Saturday, February 8, 2014

US tests B61 Atomic Bomb - fire later that night at Los Alamos labs

US tests B61 Atomic Bomb - fire later that night at Los Alamos labs
Posted by D. at Removing the Shackles

About two hours after I published the Transpicuous News for Feb 6, I received an email from a reader in Los Alamos, Stating that on Feb 5th  "there was a fire Wednesday night at the site where they bury the lab's radio-active wastes (alarming enough in itself-but they own the town--which is full of cancer patients). "

I sent that information through a few channels that I have to check things and sure enough I last night I received verification of these events.

I am posting all the links below for the information that I have been looking into.
Fire prompts evacuation at WIPP
By Associated Press
Wednesday, February 5, 2014 at 5:21 pm (Updated: February 5, 9:26 pm)
CARLSBAD, N.M. (AP) — Emergency crews battled a fire Wednesday at the southeastern New Mexico site where the federal government seals away its low-grade nuclear waste, including plutonium-contaminated clothing and tools.
Six people were treated for smoke inhalation and released a short while later after a truck hauling salt caught fire at the Waste Isolation Pilot Plant near Carlsbad.
All employees were evacuated from the underground site after the fire broke out about 11 a.m. Wednesday, and none of the radioactive waste was affected, plant officials said.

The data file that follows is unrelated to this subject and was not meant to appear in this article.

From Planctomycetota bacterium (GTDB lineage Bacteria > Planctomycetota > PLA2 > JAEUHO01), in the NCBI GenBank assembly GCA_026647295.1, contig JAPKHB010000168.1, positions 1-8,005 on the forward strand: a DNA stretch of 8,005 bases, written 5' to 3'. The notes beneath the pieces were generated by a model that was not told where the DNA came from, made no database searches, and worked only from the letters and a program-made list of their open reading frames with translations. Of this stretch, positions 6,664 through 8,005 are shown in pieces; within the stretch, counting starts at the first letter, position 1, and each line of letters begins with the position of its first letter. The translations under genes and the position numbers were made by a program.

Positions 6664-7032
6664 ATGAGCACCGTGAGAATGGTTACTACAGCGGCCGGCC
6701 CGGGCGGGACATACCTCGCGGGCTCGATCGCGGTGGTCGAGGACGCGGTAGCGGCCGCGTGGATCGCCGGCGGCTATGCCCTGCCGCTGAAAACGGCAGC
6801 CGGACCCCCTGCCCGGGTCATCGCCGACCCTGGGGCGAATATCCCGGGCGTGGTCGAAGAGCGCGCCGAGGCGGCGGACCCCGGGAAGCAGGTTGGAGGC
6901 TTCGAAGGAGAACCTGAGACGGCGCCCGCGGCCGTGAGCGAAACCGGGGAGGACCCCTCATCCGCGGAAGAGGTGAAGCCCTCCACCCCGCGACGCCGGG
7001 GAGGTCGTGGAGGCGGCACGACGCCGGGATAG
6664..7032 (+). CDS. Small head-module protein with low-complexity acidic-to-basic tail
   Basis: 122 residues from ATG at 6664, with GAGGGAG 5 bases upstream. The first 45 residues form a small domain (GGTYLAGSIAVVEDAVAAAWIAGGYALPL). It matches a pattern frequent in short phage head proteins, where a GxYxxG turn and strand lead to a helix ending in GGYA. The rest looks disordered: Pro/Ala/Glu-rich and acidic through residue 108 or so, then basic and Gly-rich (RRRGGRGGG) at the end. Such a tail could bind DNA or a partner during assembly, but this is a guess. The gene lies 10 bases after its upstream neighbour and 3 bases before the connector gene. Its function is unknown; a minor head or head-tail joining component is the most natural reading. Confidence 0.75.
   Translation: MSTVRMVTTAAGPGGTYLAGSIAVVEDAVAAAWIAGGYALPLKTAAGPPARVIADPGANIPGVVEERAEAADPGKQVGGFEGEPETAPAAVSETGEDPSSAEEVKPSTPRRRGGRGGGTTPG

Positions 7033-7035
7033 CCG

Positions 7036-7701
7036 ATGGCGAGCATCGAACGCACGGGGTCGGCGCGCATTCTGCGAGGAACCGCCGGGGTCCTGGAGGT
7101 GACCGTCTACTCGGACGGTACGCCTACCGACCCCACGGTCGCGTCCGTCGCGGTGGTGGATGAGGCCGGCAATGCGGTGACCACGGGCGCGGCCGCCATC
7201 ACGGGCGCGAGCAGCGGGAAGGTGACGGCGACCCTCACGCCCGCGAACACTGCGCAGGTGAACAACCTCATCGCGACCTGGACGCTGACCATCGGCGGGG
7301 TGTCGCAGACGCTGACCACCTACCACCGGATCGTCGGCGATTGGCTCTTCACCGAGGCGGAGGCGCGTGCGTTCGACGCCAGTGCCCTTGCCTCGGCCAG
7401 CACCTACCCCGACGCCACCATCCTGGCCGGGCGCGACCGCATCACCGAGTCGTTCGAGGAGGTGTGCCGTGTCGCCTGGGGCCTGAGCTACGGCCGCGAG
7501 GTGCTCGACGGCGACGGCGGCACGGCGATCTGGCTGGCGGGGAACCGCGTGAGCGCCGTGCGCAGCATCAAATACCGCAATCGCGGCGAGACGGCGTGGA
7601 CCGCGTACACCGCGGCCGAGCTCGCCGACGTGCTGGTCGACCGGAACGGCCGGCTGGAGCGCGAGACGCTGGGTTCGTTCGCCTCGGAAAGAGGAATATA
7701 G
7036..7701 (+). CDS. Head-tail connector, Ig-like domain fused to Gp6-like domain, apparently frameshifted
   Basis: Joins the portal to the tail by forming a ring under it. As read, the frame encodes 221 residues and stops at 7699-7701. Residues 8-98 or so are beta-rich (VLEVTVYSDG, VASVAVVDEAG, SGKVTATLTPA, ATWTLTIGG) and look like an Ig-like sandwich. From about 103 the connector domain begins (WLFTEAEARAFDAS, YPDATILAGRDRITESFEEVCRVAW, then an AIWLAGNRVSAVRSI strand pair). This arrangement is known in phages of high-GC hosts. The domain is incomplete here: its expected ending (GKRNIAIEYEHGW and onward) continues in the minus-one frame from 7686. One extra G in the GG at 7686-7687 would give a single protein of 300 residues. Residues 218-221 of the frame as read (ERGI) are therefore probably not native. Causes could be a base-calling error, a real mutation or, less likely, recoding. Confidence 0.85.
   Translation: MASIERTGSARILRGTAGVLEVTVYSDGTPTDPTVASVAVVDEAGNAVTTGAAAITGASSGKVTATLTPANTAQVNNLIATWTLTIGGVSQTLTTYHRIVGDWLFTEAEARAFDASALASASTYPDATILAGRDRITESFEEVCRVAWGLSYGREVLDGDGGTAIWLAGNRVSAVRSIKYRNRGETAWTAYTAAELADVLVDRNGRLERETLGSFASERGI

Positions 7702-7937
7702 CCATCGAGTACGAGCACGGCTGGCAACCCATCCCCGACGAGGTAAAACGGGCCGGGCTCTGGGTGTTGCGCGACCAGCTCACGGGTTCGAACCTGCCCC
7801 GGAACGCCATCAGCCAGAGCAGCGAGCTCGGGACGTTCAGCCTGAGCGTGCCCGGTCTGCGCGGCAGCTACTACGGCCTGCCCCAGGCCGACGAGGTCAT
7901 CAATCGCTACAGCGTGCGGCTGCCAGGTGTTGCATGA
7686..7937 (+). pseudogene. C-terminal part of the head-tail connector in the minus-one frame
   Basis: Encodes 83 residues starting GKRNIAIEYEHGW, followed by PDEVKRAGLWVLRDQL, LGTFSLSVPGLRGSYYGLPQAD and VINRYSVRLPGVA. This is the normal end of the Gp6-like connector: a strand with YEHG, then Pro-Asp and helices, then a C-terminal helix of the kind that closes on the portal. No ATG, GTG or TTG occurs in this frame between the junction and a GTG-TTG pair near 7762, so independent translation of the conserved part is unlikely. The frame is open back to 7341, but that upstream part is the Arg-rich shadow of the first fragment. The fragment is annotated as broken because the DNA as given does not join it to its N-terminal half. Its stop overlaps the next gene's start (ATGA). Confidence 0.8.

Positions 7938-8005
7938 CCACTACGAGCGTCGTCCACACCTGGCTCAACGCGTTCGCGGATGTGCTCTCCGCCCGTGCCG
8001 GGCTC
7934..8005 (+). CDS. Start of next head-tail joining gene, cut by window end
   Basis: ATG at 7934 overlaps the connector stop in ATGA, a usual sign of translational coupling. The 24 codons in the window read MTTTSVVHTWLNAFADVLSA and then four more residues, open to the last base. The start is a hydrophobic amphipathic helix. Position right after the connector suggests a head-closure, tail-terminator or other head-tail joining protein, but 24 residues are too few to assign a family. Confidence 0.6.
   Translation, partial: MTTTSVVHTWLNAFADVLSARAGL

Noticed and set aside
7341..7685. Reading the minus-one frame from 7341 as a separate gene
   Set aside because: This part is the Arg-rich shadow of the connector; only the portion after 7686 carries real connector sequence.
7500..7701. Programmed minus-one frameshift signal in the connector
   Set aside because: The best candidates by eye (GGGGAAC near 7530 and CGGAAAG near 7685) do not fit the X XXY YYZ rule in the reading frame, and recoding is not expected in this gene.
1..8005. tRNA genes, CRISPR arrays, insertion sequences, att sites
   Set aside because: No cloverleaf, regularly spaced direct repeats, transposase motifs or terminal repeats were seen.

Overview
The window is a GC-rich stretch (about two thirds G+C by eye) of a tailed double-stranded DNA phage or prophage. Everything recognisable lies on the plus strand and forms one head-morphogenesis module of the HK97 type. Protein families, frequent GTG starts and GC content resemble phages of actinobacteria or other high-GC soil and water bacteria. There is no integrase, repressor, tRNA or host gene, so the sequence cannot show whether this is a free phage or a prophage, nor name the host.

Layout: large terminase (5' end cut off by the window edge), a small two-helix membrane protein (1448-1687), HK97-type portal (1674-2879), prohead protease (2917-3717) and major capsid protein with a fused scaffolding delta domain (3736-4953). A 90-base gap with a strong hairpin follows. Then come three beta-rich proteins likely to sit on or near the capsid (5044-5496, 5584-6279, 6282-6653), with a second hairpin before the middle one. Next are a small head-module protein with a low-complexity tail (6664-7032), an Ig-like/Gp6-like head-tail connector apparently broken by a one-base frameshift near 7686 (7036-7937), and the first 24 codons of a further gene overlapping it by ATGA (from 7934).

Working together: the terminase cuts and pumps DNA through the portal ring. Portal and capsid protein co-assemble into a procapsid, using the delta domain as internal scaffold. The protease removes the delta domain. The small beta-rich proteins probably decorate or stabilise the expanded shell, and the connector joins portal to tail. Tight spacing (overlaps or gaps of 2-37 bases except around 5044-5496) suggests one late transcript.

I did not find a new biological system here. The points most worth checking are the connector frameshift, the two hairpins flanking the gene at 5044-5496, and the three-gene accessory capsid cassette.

Authorities said they weren't sure what caused the blaze.

The B61 nuclear bomb is one of the primary thermonuclear weapons in the U.S. Enduring Stockpile following the end of the Cold War. It is an intermediate yield strategic and tactical nuclear weapon featuring a two-stage radiation implosion design.[1]

The US has successfully tested an updated version of a B-61 atomic bomb in defiance of the Nuclear Non-Proliferation Treaty, which calls for nuclear disarmament.

The National Nuclear Security Administration said in a statement that the test was conducted on Tuesday by the Los Alamos and Sandia national laboratories, National Journal reported.

The analysis "is a significant achievement and gives us confidence in our ability to move forward with our efforts to increase the safety and security of the bomb," Don Cook, NNSA deputy administrator for defense programs, said.

The test was meant to verify how a new model of the B-61 bomb would work under routine conditions or accident scenarios, according to the NNSA.

The analysis also included the targeting accuracy of the revamped model of the nuclear gravity bomb also called Mod-12.

Engineering work for Mod-12, which has been underway for two years, is aimed at keeping B-61 bombs ready for potential use and bolstering their security.

The initial test "provides data for analytical model correlation and validation, insight into component environments and evaluation of developmental hardware," the NNSA said.
"The mechanical environment test series will assist in qualifying the final B-61‐12 design against the full suite of environments."
AGB/AGB                                                               and

Jan. 15, 2014
The United States on Tuesday said it dropped a B-61 nuclear-bomb exterior in a test that rammed the unarmed weapon through the earth's surface.
Sandia National Laboratories said it saw no surprises in the outcome of exercise, which used a B-61 Mod 11 bomb lacking any atomic materials. The analysis at the Coyote Canyon Test Range was the New Mexico facility's first test in seven years to scrutinize how such a weapon -- rocket-propelled for the trial drop -- makes contact with the earth's surface, according to a press release.